Get keys to success for managing and leading millennial lawyers from Susan Smith Blakely, Esq.…
Given the vast array of law practice technology options, as well as the further multitudes of office technology used in law firms, it’s no wonder that no two law offices share the same, exact technology rig — though, many share constituent parts.
There have been several noticeable shifts in practice management technology preferences since I began consulting with lawyers on the topic. Two of the most significant have been the trends for new attorneys establishing practices to select Apple products over Microsoft products (this is often boiled down to the foundational debate: Mac versus PC? — If this keeps up, MILO is gonna stand for ‘Microsoft in the Law Office’) and GMail over Outlook (the other big debate: Google versus Microsoft, in microcosm — see a trend here?).
Even as many law firms use GMail (and its associated applications, sometimes even the enterprise version of the whole, Google Apps for Work (formerly Google Apps for Business)), most GMail account holders never apply any of a number of useful GMail extensions that would promote additional functionality with their email.
If you’re not getting much more out of your GMail than sending and receiving messages, try these add-ons, which I would liken to cranberry sauce, if I didn’t hate cranberry sauce — I like cranberries, though: Weird: (In this analogy, email is turkey.)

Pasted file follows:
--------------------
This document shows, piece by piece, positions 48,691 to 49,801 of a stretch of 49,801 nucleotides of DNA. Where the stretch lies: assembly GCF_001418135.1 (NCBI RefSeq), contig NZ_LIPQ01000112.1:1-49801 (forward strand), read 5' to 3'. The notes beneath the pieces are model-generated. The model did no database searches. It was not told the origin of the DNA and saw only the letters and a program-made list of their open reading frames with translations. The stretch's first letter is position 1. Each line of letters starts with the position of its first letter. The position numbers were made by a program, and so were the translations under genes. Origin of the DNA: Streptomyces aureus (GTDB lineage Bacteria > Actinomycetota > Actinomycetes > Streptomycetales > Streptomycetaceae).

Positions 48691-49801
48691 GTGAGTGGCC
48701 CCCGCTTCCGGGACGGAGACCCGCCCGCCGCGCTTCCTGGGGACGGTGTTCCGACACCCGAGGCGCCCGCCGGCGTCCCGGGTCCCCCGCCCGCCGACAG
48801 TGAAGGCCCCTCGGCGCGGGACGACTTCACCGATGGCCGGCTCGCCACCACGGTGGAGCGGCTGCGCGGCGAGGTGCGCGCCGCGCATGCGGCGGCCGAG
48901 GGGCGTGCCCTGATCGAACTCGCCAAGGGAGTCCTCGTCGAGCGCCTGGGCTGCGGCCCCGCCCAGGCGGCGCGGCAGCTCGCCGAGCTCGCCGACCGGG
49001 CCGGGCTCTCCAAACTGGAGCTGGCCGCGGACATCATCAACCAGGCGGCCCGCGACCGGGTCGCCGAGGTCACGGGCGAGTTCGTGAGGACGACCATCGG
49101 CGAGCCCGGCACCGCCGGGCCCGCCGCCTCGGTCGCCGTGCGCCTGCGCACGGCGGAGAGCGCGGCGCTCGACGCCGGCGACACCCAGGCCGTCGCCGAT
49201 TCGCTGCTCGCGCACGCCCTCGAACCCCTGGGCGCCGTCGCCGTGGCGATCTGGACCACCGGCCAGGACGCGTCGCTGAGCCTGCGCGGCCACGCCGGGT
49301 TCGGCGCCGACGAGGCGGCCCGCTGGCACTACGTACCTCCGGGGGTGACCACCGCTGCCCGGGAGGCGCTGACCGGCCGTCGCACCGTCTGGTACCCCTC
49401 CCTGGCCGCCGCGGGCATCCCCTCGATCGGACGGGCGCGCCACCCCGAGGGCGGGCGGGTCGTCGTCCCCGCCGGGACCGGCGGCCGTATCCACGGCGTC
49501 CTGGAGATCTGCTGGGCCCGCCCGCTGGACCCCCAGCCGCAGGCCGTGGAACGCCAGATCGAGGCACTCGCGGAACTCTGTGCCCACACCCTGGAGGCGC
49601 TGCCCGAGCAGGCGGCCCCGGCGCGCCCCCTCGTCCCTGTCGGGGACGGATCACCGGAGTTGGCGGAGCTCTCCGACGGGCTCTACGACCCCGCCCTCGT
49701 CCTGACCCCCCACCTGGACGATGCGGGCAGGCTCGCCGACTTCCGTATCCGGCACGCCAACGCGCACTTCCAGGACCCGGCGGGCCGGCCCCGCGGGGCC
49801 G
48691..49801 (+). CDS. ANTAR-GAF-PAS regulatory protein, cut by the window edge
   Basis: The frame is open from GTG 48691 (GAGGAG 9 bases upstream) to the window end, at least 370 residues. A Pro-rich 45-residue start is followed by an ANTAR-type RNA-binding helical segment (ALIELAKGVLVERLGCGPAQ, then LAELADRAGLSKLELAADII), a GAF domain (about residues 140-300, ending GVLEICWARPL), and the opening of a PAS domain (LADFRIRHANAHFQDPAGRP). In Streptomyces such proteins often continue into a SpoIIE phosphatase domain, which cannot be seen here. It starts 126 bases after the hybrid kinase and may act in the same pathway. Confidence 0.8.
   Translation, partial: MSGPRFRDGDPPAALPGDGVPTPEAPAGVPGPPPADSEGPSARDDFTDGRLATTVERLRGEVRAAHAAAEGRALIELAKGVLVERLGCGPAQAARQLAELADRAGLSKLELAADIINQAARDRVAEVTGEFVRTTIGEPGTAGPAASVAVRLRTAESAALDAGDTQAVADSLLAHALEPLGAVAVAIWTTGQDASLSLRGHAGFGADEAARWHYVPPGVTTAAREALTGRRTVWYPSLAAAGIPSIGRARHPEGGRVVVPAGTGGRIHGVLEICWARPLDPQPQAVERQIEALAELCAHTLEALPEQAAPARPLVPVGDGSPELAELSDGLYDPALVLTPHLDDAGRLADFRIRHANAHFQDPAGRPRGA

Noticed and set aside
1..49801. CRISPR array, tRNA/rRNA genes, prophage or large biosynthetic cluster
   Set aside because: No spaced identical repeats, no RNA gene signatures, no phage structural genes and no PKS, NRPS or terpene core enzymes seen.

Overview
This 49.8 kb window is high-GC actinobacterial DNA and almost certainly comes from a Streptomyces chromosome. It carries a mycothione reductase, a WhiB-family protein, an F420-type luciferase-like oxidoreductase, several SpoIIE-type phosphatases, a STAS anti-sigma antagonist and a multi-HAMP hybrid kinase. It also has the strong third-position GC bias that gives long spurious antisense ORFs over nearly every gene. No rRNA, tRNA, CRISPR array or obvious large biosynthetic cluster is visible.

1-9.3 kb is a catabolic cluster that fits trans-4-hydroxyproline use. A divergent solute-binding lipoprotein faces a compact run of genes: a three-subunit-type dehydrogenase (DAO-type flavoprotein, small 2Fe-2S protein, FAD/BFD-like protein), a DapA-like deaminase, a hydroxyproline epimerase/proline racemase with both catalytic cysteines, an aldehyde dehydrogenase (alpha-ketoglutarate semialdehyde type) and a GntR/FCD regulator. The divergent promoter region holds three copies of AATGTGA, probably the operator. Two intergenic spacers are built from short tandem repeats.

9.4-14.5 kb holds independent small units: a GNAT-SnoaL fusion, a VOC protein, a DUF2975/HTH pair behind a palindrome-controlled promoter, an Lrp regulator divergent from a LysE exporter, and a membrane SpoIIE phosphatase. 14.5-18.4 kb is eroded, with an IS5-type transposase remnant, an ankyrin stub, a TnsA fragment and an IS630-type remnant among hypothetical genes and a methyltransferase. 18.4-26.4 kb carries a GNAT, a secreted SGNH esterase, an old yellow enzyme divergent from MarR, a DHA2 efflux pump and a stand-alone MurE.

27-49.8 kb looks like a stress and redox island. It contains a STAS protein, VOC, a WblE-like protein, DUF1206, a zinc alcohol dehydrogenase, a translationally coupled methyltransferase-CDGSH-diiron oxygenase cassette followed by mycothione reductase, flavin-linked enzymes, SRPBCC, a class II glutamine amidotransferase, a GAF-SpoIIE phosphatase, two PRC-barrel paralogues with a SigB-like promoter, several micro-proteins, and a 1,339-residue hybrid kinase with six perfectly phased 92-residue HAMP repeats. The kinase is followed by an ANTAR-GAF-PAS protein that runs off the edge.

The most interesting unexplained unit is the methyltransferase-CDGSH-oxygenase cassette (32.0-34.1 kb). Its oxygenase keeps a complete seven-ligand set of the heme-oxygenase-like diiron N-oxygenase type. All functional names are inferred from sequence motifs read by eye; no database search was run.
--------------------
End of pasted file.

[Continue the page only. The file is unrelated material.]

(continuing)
–Boomerang allows you to set reminders, schedule email messages, establish recurring messages and track messages. Free and various premium versions are available. Write the email at 3 am; just don’t send it until business hours commence. Read: Be crazy, just don’t look crazy.
(Dmitry Lev reminded me of this application at his excellent ‘Techno Mind Meld’ roundtable at the Massachusetts Bar Association last week.)
–Spanning is a product that will back up your Google Apps, including GMail. Many lawyers will back up their documents, but not their cloud-based storage systems, including documents. If you work in, and store the majority of your data in, one place, like a heavy GMail/Google Apps user would — why wouldn’t you back up that data directly, just as you would back up your computer or server directly, with a more traditional service? A free trial is available; but, the yearly subscription rate is affordable, and less than that which you would pay for a broader service, like Carbonite.
(James Baron, cofounder of Starting Out Solo, turned me onto this product a few years back.)
–Streak appends CRM (customer relationship management) features to your GMail. The advantage of this approach is that your marketing process exists within your email, where you do most of your work anyway — closing windows, switching programs less often, you know the drill. Streak offers various CRM flows, or ‘flavors’, and is reasonably priced for small offices.
(Heidi Alexander covered Streak, and additional CRM options, for the American Bar Association’s Law Technology Today blog.)
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Though not as apropos as APPropos, this song has been stuck in my head for a week, or more:
‘Eat at Home’ by Paul and Linda McCartney
John Lennon’s favorite song off of ‘Ram’, this is tongue-in-cheek Macca at his best, playing all the instruments. Ram on — you can listen to the whole album, which is phenomenal from start to finish, here.